July 24, 2015 |
"LEROY THE handyman" was held for trial yesterday on murder and related charges in the brutal strangulation, stabbing and beating death of 85-year-old Regina Brunner-Holmes in her East Mount Airy home. Authorities contend the defendant, Leroy Wilson, 37, committed the murder alone. They believe Brunner-Holmes, a grandmother, allowed him into her home, on Roumfort Road near Crest Park Road, because she knew him. Wilson had previously done odd jobs at her home and at other homes in the neighborhood.
July 21, 2015
P AUL GREENWALD, 64, of Huntingdon Valley, is a retired dentist and entrepreneur who recently began marketing a board game about marijuana, PasstheGrass, which he developed in 1976. It's interactive and designed to be used by people who enjoy relaxing at home with marijuana. It's available online at Amazon for $24.95 or can be downloaded via Android app on a tablet for $1.99. The game is recommended by its manufacturer for users 21 and over. Q: How'd you come up with the idea?
July 6, 2015 |
Philadelphia police have arrested a man in Monday's slaying of an elderly woman from East Mount Airy, officials announced Saturday. In a news conference at police headquarters, Capt. James Clark, commanding officer of the homicide unit, identified the suspect as Leroy Wilson, 37, who was arrested early Saturday morning in Norristown. Clark said Wilson lived at the homes of girlfriends in Norristown and North Philadelphia. Regina Brunner Holmes, 85, was found Monday in her East Mount Airy home, beaten, stabbed, and with her throat slashed.
June 24, 2015 |
A COMMON PLEAS judge yesterday threw the book at a man who bilked a World War II veteran of $95,000 and who impersonated District Attorney Seth Williams as part of the nasty scam. Judge Rayford Means sentenced Shelton Thomas, 49, to the maximum sentence allowed - 16 1/2 to 33 years in state prison. On hearing his sentence, Thomas dropped his head to the defense table and said, "Damn!" He and Williams, 48, do not look alike. Thomas was accused of scamming Raymond Campbell, a World War II veteran who served in Europe and the South Pacific, out of his life savings from June 2011 to February 2014.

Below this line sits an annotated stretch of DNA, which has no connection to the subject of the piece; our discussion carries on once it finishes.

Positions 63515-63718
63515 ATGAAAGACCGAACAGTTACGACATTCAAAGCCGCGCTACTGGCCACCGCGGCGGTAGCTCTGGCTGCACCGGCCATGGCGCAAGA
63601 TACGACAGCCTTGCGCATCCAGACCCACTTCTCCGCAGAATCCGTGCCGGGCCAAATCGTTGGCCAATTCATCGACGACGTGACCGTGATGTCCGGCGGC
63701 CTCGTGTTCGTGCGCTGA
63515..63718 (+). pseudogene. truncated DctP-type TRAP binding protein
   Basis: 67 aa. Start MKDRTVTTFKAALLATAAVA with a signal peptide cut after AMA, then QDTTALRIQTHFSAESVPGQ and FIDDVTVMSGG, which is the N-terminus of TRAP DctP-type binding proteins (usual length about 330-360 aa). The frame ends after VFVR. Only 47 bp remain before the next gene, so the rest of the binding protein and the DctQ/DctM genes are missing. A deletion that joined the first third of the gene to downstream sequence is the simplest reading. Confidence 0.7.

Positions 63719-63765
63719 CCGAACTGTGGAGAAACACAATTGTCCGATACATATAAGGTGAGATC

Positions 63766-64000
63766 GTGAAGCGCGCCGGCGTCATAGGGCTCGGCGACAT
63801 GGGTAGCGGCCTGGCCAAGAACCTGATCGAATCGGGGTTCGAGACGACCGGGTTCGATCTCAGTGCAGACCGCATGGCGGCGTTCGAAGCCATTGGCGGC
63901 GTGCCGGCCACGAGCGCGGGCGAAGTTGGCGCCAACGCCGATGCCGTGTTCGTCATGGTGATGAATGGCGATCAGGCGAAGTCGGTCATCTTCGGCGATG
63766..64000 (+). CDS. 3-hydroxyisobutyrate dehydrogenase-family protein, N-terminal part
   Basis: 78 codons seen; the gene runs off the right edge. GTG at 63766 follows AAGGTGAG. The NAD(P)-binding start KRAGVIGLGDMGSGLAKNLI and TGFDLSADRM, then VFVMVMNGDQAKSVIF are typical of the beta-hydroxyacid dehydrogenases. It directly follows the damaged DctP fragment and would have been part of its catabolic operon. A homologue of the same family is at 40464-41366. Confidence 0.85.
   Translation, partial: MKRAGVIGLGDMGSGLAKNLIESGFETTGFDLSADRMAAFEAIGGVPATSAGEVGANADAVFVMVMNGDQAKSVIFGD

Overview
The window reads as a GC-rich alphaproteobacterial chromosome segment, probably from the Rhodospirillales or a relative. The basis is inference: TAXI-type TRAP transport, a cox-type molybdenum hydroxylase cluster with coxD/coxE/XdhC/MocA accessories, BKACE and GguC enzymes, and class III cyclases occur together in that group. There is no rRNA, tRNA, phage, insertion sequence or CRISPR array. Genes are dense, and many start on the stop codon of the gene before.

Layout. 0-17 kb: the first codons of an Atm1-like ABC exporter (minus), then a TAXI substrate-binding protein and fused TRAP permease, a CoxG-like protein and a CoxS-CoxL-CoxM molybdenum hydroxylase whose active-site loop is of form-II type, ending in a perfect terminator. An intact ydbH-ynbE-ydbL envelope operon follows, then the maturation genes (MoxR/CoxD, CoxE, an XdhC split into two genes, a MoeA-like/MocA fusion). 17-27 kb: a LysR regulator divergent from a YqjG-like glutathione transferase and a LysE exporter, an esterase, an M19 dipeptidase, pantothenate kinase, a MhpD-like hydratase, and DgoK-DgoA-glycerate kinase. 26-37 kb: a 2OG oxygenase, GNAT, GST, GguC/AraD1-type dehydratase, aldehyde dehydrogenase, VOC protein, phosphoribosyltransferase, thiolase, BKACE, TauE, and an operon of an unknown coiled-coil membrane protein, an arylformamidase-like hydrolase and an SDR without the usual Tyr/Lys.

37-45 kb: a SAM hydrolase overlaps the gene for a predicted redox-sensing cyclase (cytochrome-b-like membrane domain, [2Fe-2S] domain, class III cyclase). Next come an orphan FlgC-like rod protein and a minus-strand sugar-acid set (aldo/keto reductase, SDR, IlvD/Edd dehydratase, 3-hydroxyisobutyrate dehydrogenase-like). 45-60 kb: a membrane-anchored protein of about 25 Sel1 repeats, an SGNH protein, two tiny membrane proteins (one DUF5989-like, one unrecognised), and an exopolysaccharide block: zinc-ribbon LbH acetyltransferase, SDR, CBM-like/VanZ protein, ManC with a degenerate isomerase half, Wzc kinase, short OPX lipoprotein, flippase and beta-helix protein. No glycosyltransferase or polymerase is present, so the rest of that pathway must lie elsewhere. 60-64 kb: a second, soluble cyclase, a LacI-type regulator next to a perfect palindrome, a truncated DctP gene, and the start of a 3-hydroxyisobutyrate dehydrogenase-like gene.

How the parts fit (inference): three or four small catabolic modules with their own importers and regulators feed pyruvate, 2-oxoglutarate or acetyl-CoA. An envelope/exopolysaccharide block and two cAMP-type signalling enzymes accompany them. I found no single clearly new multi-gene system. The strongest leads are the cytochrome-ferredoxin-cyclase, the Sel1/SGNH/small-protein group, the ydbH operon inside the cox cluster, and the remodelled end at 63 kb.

May 17, 2015 |
Most of us believe in second chances. If we didn't, no one would ever show up at a Phillies game. The second chance I'm talking about, however, is for someone who has lost his or her house as the result of foreclosure. It's been about nine years since the start of the U.S. foreclosure crisis, which peaked at 7.7 million houses in foreclosure in 2012. With the passage of the years, once-distressed homeowners with restored credit are reentering the housing market, even though damaged credit profiles and lender rules will greatly restrict the overall share of those eligible to buy. According to the National Association of Realtors, California, Florida, and Arizona, where the foreclosure crisis started, are expected to have the largest share of return buyers within the next decade.
May 8, 2015 |
IT'S GOING TO be a whole new financial world for college and high school graduates. Many of them will confront a number of money issues for the first time in their lives. So I'd like to offer some advice that you can use to help your graduate navigate this new fiscal terrain. Let's start with college grads. Here are three of my top tips: * Commiserate with them about the overwhelming amount of information they'll get about planning for retirement. College graduates entering the workforce will be bombarded with financial information.
February 19, 2015 |
Dave Muha is Big Man on Campus. After lunch in a dining hall at the College of New Jersey, he finds tweets about Muha sightings. He spots his name on T-shirts that raised a record amount of money for last year's freshman class. Every so often, he trends on Twitter as students pray to him, praise him, and plead with him. He can't even buy jeans an hour from the Mercer County campus without being confronted with his fame. "I pass my credit card to the clerk, who looks . . . and then gasps," he said.
February 6, 2015 |
For a filmmaker known for his movies' plot twists, M. Night Shyamalan said he did not see this one coming. The woman he trusted to look after his children and manage his home in Chester County for about six years was sentenced Wednesday to three to 23 months in prison, followed by a year of probation, for stealing money from Shyamalan and his wife. Selma Nolan Cody, 34, of Reading, pleaded guilty in Chester County Court on Dec. 8 to third-degree felony theft. She bought more than $15,000 worth of goods and services without the Shyamalans' permission, using a credit card they had given her to manage their house in Willistown Township.
January 22, 2015 |
Every day, Miss Anna comes to the Gallery - and on Tuesday, she was particularly elegant, in a long purple sweater, fashionable hairstyle, her eyebrows etched in darkly, perfectly arched. "Her brother died two years ago," said George Thomas, who owns the Creative Silver jewelry kiosk on the ground floor. "She was crushed. If I don't see Miss Anna for two days, I worry. I call her. " Who will worry about Anna Mazella, an Aramark retiree in her 80s, when Thomas closes his business - not by choice - at the end of the month?